NFL DRAFT DEEP DIVE: BUFFALO BILLS
By Tres Valenzuela
The NFL Draft is over, and we cannot head into the three-month abyss that is the offseason without looking at what all 259 selections mean for each franchise. Whilst too early to judge just how successful a draft class each team’s was, we can look at how rookies fit within schemes, where they stand on depth charts, and who we can expect to make an impact in 2021. We continue our team by team series with the Buffalo Bills:
|2||61||Carlos Basham||EDGE||Wake Forest|
|3||93||Spencer Brown||OT||Northern Iowa|
|5||161||Tommy Doyle||OT||Miami (OH)|
|7||236||Jack Anderson||IOL||Texas Tech|
The Buffalo Bills finished last season just one win away from a Super Bowl appearance. It has become apparent that the Chiefs are the team to beat in the AFC, but after being dismantled by Tampa Bay in the Super Bowl it appears there is now a formula to do so; make Patrick Mahomes uncomfortable. The Bills clearly saw a need to replicate that formula and took their first steps in doing so in the first round, with the selection of Miami’s Gregory Rousseau.
Like so many of this year’s prospects, Rousseau opted out due to the pandemic, but posting 16 sacks (2nd only to Chase Young) during the 2019 season assured the Bills he was worthy of a first round selection. Rousseau – who is 6’6 with long arms – has an ideal build as an NFL edge rusher, but oddly found more success as an interior rusher despite limited snaps. This presents a good problem for the Bills, who according to PFF were already the 7th best at rushing the passer in 2020. Defensive end is currently a crowded position for the Bills, who have vets Jerry Hughes and Mario Addison listed as starters in addition to 2020 and 2021 2nd round picks AJ Epenesa and Carlos Basham Jr. and free agent Efe Obada, who finished with over 5 sacks last season in Carolina. With only so many snaps to go around, Rousseau could find himself paired inside on third downs with former first rounder Ed Oliver to create quite the tandem.
Many believed that Carlos Basham Jr. out of Wake Forest would be a first round selection, but after falling to the 61st pick Buffalo couldn’t resist taking him. Basham had quite the career at Wake Forest, starting for the last 3 seasons and finishing with over 20 sacks. Basham hardly left the field in 2020, representing one of the truest forms of a 3-down lineman from this class. His game relies heavily on his power; with some improved technique he should be able to make an impact as a rookie.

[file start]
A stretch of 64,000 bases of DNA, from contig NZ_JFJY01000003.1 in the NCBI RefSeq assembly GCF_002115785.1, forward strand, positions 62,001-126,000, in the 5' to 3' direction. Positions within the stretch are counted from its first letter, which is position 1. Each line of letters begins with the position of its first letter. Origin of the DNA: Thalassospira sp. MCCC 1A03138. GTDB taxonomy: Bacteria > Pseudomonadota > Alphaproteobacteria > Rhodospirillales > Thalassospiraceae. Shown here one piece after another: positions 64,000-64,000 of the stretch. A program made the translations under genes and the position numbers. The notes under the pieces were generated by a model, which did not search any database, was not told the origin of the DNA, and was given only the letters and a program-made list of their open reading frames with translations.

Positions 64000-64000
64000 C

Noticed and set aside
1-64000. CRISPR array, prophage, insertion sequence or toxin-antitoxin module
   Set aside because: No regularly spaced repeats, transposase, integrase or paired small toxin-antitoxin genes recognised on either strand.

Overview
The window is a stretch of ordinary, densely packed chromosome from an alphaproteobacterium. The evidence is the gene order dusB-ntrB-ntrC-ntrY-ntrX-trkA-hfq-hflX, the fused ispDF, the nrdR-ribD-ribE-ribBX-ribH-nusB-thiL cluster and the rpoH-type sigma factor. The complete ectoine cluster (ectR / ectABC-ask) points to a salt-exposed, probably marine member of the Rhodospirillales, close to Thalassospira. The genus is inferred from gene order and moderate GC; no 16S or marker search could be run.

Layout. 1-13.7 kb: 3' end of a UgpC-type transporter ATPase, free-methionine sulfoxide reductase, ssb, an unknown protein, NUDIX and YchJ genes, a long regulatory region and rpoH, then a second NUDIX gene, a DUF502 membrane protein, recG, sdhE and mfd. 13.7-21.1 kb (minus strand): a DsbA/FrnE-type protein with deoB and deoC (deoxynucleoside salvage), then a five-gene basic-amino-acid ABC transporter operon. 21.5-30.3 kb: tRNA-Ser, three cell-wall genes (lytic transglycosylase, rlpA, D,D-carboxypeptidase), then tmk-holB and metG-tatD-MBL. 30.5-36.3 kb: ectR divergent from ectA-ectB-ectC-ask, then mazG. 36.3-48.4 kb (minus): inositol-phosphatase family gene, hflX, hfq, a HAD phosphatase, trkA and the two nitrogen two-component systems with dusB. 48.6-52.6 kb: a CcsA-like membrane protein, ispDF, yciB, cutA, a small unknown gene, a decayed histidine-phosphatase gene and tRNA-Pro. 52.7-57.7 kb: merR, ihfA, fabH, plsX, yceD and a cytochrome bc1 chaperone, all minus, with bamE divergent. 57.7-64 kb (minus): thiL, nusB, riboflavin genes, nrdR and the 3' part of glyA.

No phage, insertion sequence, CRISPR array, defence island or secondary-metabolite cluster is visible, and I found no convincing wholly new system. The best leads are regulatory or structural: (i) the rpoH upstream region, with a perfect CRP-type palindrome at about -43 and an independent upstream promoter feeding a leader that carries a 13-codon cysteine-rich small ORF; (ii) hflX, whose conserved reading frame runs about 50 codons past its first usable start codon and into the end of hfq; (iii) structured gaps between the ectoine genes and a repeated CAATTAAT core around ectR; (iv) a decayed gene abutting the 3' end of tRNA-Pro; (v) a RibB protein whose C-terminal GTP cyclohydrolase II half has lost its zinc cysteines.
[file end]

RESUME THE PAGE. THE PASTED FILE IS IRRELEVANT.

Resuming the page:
Buffalo’s selection of Spencer Brown in the third round is certainly one of the most intriguing picks of the draft. Brown had one of the best pro days, not only inthis year’s class, but over the last decade. That being said, Brown is certainly far from a sure thing. After not playing in 2020 due to COVID, Brown had limited film for scouts, only being a full time starter in 2019 and filling in for 5 games in 2018. Brown also played for Northern Iowa, a smaller college program, and has yet to face elite pass rushers on a consistent basis. With so much upside Buffalo likely views Brown as a long-term investment.
Buffalo started day 3 by adding another tackle, Tommy Doyle out of Miami (OH). Doyle has great size for a tackle (6’8 326lbs) in addition to plenty ofexperience as a 4-year starter. Doyle did have to fight the injury bug his first 2 seasons, missing over 15 games, but after a strong 2019 season expectations were high in 2020. Unfortunately Doyle was limited to 3 games last season due to COVID. What is apparent was Doyle’s ability as a pass blocker; according to PFF he graded out above an 80 the last 3 seasons. Doyle also has great discipline for a lineman, picking up just 9 penalties through over 1800 snaps. Doyle – like Spencer Brown – will likely not find the field until after his rookie season. You can read my colleague Oliver Hodgkinson’s pre-draft interview with Doyle here:
It took until the sixth round, but Buffalo eventually picked up a new target for Josh Allen in Houston wideout Marquez Stevenson. Even though Stevenson ran a 4.4 second 40 yard time at his pro day, his consistent ability to take short routes the distance should have fans expecting even better football speed. Lacking size Stevenson lined up primarily in the slot in college, but will have a great mentor in Cole Beasley. Unlikely to have a consistent role on offense, Stevenson also adds value as a returner.